Histotripsy is a precision non-thermal focused ultrasound (FUS) method that mechanically disintegrates tissues. Histotripsy can potentially treat large tumor volumes and induce immune activation towards an anti-tumor immune response.
Histotripsy is an emerging modality for treating multiple cancer types including liver and brain cancer. However, it has not been evaluated for treatment of bone tumors. Canine osteosarcoma (OS) is a primary bone tumor that commonly affects dogs and shares many biologic similarities to human OS. Treatment advances investigated in canine patients have high potential of being translatable to human OS patients. Current standard of care treatment for OS includes surgical resection of the primary tumor via limb amputation or limb-salvage surgery, and chemotherapy for treatment of metastatic disease. Limb-salvage surgery is associated with a high complication rate, and metastasis remains the primary cause of death despite chemotherapeutics. A non- surgical option for treatment of the primary tumor in OS will help canine and human patients preserve their limb and avoid the complications of surgical limb-salvage. A therapy that stimulates an anti-tumor immune response can increase OS survival. This study aims to demonstrate the feasibility of treating OS with histotripsy, optimize the histotripsy treatment strategies for targeting OS, and evaluate the effect of histotripsy on tumor cells, the OS immune microenvironment, as well as the immune profile and clinical outcome of canine OS patients. The results of this study will advance the development of histotripsy as a limb salvage treatment option for primary OS and an immunotherapeutic against metastatic disease for OS.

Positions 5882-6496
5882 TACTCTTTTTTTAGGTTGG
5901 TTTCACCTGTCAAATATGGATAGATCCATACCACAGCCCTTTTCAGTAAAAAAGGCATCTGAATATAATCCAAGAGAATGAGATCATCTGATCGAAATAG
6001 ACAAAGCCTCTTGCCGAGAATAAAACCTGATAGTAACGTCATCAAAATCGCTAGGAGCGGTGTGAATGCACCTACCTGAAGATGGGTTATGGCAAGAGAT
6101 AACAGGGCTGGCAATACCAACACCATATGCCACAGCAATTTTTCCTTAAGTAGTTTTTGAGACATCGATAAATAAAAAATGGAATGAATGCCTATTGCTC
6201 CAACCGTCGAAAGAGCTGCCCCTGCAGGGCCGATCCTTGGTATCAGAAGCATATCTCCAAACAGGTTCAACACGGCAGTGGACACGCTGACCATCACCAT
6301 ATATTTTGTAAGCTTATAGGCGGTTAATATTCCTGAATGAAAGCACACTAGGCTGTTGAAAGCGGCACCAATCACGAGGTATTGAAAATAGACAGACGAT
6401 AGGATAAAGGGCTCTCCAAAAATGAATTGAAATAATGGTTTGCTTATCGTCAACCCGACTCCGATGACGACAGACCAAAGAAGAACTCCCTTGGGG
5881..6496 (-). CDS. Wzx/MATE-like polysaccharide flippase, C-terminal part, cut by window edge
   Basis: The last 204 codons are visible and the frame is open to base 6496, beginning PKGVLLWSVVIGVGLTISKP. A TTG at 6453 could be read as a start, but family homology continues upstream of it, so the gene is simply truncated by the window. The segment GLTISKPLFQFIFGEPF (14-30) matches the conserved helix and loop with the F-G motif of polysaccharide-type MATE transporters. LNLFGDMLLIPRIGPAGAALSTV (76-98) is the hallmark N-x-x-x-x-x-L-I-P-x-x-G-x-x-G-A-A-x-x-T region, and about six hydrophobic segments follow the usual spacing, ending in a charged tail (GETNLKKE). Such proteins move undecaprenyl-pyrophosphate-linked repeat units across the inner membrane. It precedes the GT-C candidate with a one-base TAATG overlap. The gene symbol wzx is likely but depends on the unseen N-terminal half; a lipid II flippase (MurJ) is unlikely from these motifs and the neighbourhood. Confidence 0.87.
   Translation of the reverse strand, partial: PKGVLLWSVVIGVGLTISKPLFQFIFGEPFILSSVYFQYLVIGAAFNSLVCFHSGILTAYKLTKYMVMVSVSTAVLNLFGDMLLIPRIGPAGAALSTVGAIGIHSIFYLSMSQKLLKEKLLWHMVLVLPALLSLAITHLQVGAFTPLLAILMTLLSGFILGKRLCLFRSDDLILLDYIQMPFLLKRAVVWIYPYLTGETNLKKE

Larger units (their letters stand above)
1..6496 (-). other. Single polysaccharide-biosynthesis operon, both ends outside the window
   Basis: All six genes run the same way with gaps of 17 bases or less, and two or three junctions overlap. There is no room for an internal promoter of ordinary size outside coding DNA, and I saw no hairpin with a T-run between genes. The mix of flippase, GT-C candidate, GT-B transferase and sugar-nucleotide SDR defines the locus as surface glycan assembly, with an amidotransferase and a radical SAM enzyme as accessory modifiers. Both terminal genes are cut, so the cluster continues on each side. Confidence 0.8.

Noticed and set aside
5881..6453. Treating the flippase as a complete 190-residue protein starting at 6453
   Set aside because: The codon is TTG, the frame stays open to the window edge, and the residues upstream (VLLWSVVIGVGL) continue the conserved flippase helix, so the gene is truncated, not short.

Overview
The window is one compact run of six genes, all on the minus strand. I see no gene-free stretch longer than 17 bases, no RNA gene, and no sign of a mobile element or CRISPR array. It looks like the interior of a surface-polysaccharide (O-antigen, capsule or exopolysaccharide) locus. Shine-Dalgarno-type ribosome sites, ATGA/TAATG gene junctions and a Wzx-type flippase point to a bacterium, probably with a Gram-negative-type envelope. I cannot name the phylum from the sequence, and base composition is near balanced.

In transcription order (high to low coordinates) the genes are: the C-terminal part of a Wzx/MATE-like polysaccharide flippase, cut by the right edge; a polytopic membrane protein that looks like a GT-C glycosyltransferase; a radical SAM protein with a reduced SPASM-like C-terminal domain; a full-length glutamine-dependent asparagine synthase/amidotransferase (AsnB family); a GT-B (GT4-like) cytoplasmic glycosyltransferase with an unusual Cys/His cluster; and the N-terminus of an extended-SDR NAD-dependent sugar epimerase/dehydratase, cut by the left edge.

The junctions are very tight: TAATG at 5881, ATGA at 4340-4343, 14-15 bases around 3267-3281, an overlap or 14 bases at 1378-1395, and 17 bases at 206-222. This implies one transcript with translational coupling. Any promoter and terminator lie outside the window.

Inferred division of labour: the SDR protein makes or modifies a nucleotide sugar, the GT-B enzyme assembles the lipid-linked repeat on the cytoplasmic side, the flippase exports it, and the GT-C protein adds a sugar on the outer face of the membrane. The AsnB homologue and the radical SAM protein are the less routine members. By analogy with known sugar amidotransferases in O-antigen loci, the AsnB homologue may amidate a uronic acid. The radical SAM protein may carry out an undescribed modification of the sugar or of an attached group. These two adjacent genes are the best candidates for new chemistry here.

No reports found.